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Details of Grant 

EPSRC Reference: EP/V051113/1
Title: Productivity and Sustainability Management in the Responsive Factory
Principal Investigator: Corney, Professor J
Other Investigators:
Sherlock, Professor A Quigley, Professor J Annamalai Vasantha, Dr G
Researcher Co-Investigators:
Project Partners:
Babcock International Group Plc (UK) Simul8 Corporation ubisense
Department: Sch of Engineering
Organisation: University of Edinburgh
Scheme: Standard Research
Starts: 18 October 2021 Ends: 17 April 2025 Value (£): 1,146,222
EPSRC Research Topic Classifications:
Manufacturing Machine & Plant
EPSRC Industrial Sector Classifications:
Related Grants:
Panel History:
Panel DatePanel NameOutcome
23 Feb 2021 Responsive Manufacturing Full Announced
Summary on Grant Application Form
The ambition of this project is to use a mix of factory activity data to optimise industrial operations, and to identify opportunities and deliver improvements in efficiency, productivity and sustainability.

The rapid advance of digital sensing technologies, is making the real time recording of activities in a manufacturing environment both practical and affordable. However, the availability of diverse, real time data about movement and activity does not automatically help engineers manage the complex, dynamic environments typical of modern industrial operations. To do this they need tools that support their interpretation of constantly changing data in ways that enhance productivity and sustainability. In other words, the research challenge posed by digital manufacturing is not the capture of data, but rather the lack of computational methods to analyse large flows of diverse (i.e. multimodal) sensor data and recognise the patterns that allow engineers to assess the current state of the shop floor, understand the impact of past events and predict the consequences of incidents on a range measures. Motivated by this need, the following proposal details a program of work to investigate if the forms of probabilistic networks that have been employed to generate computational models from location tracking data in other contexts (e.g. vehicles movements in traffic models and the daily routines of individuals in domestic environments) can be extended to work with multiple forms of industrial activity data recorded on a factory floor. Such a model would allow diverse signals of manufacturing activity (e.g. material transport, staff movement, vibration, electrical current and air quality etc.) to be used to infer the behaviour of an industrial workplace and generate quantitative measures that support decisions which impact on a sites' production and sustainability performance.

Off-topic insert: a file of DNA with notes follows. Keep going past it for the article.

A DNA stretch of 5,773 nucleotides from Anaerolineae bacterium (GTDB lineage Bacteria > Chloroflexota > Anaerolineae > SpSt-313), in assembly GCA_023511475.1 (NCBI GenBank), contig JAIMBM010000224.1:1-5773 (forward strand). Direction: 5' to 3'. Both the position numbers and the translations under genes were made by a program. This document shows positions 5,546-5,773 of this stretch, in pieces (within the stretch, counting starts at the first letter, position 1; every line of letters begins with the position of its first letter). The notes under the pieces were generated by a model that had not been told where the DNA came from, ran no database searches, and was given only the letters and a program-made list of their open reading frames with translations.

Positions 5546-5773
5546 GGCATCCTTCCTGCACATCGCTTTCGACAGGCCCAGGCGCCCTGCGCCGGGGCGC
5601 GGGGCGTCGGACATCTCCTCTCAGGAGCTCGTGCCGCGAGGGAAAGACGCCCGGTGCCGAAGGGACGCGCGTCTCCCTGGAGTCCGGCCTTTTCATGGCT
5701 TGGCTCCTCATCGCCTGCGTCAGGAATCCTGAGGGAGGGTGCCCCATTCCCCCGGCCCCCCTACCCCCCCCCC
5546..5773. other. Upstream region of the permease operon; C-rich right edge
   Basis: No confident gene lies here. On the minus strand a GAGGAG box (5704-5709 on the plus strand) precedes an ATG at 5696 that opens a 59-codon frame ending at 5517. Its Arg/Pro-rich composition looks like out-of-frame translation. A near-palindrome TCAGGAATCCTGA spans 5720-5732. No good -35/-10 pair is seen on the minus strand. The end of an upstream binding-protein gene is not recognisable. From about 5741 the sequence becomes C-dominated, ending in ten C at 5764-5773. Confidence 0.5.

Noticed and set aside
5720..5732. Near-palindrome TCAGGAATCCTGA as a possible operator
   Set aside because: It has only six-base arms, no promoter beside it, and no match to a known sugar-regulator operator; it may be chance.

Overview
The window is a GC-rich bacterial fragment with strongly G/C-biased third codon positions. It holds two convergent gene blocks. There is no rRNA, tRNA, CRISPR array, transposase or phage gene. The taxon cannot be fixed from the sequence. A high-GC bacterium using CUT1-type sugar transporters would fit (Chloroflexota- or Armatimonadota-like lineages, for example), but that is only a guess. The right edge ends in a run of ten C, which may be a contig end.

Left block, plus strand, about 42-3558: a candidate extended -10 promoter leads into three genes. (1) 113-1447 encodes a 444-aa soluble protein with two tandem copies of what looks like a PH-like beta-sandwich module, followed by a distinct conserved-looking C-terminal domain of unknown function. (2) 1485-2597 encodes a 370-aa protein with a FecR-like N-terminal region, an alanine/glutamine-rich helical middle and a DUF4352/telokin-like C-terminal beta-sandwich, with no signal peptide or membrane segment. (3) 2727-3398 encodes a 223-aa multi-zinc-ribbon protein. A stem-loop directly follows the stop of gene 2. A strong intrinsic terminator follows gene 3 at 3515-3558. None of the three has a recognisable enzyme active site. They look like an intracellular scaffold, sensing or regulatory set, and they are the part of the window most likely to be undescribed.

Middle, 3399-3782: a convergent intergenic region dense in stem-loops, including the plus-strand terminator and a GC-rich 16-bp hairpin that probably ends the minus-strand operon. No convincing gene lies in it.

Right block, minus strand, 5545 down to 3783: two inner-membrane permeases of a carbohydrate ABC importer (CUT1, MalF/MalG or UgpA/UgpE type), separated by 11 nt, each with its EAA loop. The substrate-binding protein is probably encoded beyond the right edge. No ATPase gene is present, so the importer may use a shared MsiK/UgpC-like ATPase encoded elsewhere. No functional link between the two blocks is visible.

Key Findings
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Potential use in non-academic contexts
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Date Materialised
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